When shopping for souvenirs and all things Malawian, there are really three options. (1) You can go to a posh gallery in Blantyre or Lilongwe. These lovely galleries stock beautiful, quality pieces and offer a calm, stress-free, clean environment in which to peruse them. The downside is that in the gallery, you will pay five or six times what you would pay at a market. No bargaining here.
Then there is option two (2). Every few days or so, a young, enterprising gentleman, such as Eric, will show up at our door with a backpack full of curios. Usually they bring a few carvings, paintings, and some jewelry. Again, you can look over the items in calm and peace and can find some nice unique pieces. You can also let Eric know if you’re looking for something particular and he will bring examples for you to see. Here also, though, you will probably pay more than in a market – usually two or three times more. You also don’t have as much of a selection. You can bargain a little but you know that these young men are trying to make a living and have been doing it long enough to be clever middle men.
Finally, the third (3) option is to go to a curio market. There is a big one in Lilongwe and one here in Blantyre. You can also find venders and artists selling their wares at the foot of Mt. Mulanje, Zomba mountain, along the lake, and along some of the busier roads.
The market in Lilongwe is in a parking lot and hosts probably thirty or forty venders. You can find everything from animal carvings, to colorful cloth, to musical instruments.
And the venders see you coming a mile away.
Sandy and I visited this market in Lilongwe a few weeks ago. The second we stepped out of the car, we were besieged. Each eager vender verbally pulled us and pushed us and assured us that he would give us a good deal. We walked slowly up and down looking at everything displayed. Each time we came to a new vender, he would pick something up and show it to us, explain how this particular item is the finest in the whole market, and for us – good price – special price.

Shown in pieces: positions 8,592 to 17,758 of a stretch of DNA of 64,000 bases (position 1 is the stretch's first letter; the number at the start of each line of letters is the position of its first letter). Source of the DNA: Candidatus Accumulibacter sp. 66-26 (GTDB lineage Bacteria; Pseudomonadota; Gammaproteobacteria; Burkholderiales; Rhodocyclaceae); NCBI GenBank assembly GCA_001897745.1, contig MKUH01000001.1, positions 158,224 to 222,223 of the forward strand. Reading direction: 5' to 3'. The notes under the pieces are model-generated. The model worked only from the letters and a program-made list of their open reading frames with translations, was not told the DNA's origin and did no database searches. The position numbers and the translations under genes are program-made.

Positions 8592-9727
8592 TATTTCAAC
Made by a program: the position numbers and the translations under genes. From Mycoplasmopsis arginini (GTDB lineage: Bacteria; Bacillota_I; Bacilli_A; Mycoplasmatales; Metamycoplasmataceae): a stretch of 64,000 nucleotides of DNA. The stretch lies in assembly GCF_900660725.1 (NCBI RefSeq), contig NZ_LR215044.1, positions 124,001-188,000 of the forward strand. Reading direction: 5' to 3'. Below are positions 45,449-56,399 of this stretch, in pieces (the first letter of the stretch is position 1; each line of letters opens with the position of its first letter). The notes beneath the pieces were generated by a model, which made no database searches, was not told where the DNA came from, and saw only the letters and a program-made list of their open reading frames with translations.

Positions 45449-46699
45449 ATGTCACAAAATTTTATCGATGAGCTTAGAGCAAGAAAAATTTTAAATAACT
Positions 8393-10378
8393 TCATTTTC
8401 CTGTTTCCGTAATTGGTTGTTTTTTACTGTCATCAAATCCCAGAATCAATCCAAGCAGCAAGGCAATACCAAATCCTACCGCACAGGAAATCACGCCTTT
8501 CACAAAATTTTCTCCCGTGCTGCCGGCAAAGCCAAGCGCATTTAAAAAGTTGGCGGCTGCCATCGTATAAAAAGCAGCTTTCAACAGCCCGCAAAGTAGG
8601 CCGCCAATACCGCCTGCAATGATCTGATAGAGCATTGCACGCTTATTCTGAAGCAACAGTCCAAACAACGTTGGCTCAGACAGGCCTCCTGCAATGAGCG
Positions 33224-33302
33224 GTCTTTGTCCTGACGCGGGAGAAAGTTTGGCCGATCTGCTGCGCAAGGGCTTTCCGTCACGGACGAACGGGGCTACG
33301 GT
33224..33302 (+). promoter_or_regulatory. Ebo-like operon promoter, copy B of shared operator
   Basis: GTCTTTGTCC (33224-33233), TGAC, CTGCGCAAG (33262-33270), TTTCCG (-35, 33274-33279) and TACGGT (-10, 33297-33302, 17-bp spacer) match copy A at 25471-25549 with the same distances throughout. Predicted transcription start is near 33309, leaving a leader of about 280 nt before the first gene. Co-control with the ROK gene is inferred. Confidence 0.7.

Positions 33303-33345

So once you find something that you really like, or even kind of like, or something that they hold up to you and you thought it was really ugly, but you said it was nice because you didn’t want to hurt their feelings, they start to talk price.
I’ve found that if you’re clearly a tourist the price will be automatically jacked up by oh… around 10,000 percent. And why not? They are businessmen after all. Here’s an example. Sandy bought me a piece of this colorful cloth and paid 1,500 kwatcha. He brought the guy down from 3,000 kwatcha so he was feeling pretty good about it. He later learned from a colleague that it should have been about 500 kwatcha.
While you do have to negotiate and bargain, it’s definitely an acquired skill.
So the markets have their upsides and downsides. The venders can be aggressively pushy, but there is an amazing selection, so you can find some really beautiful things and negotiate good prices. You have to navigate through the tacky kitsch, but there are definitely some talented artists.
Here are some photos of the treasures we’ve collected so far: